At Sufetela, in central Tunisia, the ruins include the unusual combination of three Roman temples (dedicated to Jupiter, Juno and Minerva) in the forum area, several third-century Christian basilicas, including baptistries decorated with mosaics, and even an oil press for making olive oil.

Of course, Tunisia's most legendary ruin is Carthage, where Aeneas romanced Queen Dido and where Hannibal set out with his elephants. Unfortunately, little remains and what is left is scattered about the modern city of Carthage. During the Punic Wars, the Romans demanded "Carthago delenda est" (Carthage must be destroyed), and it unfortunately was.

We stopped at the tophet, a site littered with gravestones in the middle of an upscale neighborhood. (Today's Carthage is an affluent suburb of Tunis.) The graves were either of stillborn infants or infant sacrificial victims, said our guide Ali, who added that archeologists had yet to resolve the controversy. Some distance away are the remnants of the Roman baths, with a gorgeous view of the Mediterranean. The site abuts the presidential palace whose walls -- and guards -- may not be photographed.

Lights, camera, action

Our 4x4 veered off the highway and into the desert. There, on our left, we passed a family of camels who nonchalantly watched us pass. Farther on, up on our right, were hundreds of flamingos who took to the sky before I could manage to get my camera out.

We went deeper and deeper into the desert, into what almost seemed to be a galaxy far, far away. As we careened down a sand dune -- bouncing along the way -- we suddenly found ourselves on Tatooine, in a slowly deteriorating village, er, movie set.

We weren't alone. A few vendors were already there, waiting to sell us toy camels, the ubiquitous (and resinous) "desert roses," and other various trinkets.

George Lucas, who first visited Tunisia in the '70s, filmed scenes in several Star Wars movies at various locations in Tunisia, although this was the only one we visited. (The planet name of Tatooine is in fact a riff off the Tunisian city of Tatouine.)

Besides "Star Wars" and "Gladiator," "The English Patient" was also filmed in part in Tunisia. And, after we left "Tatooine," we headed for three desert oases, all of which were featured in "The English Patient." (A day earlier, we had boarded the 19th-century Lezard Rouge, or Red Lizard, train, which had also been featured in the film for a hourlong scenic ride through the Seldja gorge.)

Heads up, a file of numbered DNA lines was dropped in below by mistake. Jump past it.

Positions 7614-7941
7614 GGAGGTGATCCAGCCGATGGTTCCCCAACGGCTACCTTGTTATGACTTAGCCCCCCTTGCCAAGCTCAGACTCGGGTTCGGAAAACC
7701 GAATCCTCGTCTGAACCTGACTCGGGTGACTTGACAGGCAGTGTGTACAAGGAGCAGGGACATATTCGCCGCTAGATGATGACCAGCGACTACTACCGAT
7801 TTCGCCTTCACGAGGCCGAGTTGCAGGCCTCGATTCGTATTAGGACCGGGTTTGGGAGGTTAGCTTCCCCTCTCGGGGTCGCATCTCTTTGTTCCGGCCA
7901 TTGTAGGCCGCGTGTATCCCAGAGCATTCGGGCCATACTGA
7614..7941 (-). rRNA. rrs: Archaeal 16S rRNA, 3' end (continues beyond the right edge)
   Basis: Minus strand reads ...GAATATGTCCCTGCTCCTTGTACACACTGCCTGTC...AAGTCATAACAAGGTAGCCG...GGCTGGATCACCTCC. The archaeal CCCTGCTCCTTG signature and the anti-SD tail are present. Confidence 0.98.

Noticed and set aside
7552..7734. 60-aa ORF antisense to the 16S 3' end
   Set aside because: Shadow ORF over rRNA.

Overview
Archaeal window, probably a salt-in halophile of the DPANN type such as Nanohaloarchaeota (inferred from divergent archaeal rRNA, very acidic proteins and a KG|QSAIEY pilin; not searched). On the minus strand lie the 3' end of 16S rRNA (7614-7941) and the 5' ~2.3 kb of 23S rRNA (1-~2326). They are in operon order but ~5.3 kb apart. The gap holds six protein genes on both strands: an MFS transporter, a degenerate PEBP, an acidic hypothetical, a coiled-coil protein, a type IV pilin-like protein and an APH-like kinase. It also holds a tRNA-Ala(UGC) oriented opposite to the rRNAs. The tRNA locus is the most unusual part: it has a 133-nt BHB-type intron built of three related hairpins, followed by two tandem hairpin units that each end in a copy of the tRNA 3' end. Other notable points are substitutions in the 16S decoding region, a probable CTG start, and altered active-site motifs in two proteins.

Chebika is a ruined village, destroyed in a flash flood in the late '60s. What makes Chebika special, though, is a nearby paved path, leading into a grove of palm trees, past a small waterfall, up past a rippling creek and to a spring flowing into a serene blue-green pool.  

Not much is left of old Tamerza. Destroyed by the same flash flood that destroyed Chebika, the ruins sit next to a dry river bed. Where we had climbed the rocky "streets" of Chebika, we observed Tamerza -- its white domes and battered stone houses -- from the comfort of the chic, very contemporary restaurant of the Tamerza Palace. Both approaches have their virtues.

Our last stop was Mides, another ruined village, but this one perched dramatically at the top of a rugged gorge. By this time, it was late afternoon, and the sunlight turned everything into gold. For a second, we spotted a small group of hikers on the floor of the gorge; their puny size made us realize just how far down the gorge went -- and led me to step away a bit from the edge. 

When we left Mides and headed back to Tozeur, highway driving the whole time, the sands, the desert, the mountains all were ignited by this golden glow. Who wouldn't be entranced by the beauty of the landscape? 

It was the magic hour, and we reveled in the cinemascope perfection of the scene.

If you go

We traveled with Overseas Adventure Travel on its 15-day tour "Tunisia: From the Mediterranean to the Sahara."
OAT specializes in small group travel, and our group consisted of nine people. The itinerary was quite active, with three nights in only two places: the capital city of Tunis and Tozeur.
For details on the itinerary and price, click here.

Susan Hegger comes to St. Louis Public Radio and the Beacon as the politics and issues editor, a position she has held at the Beacon since it started in 2008.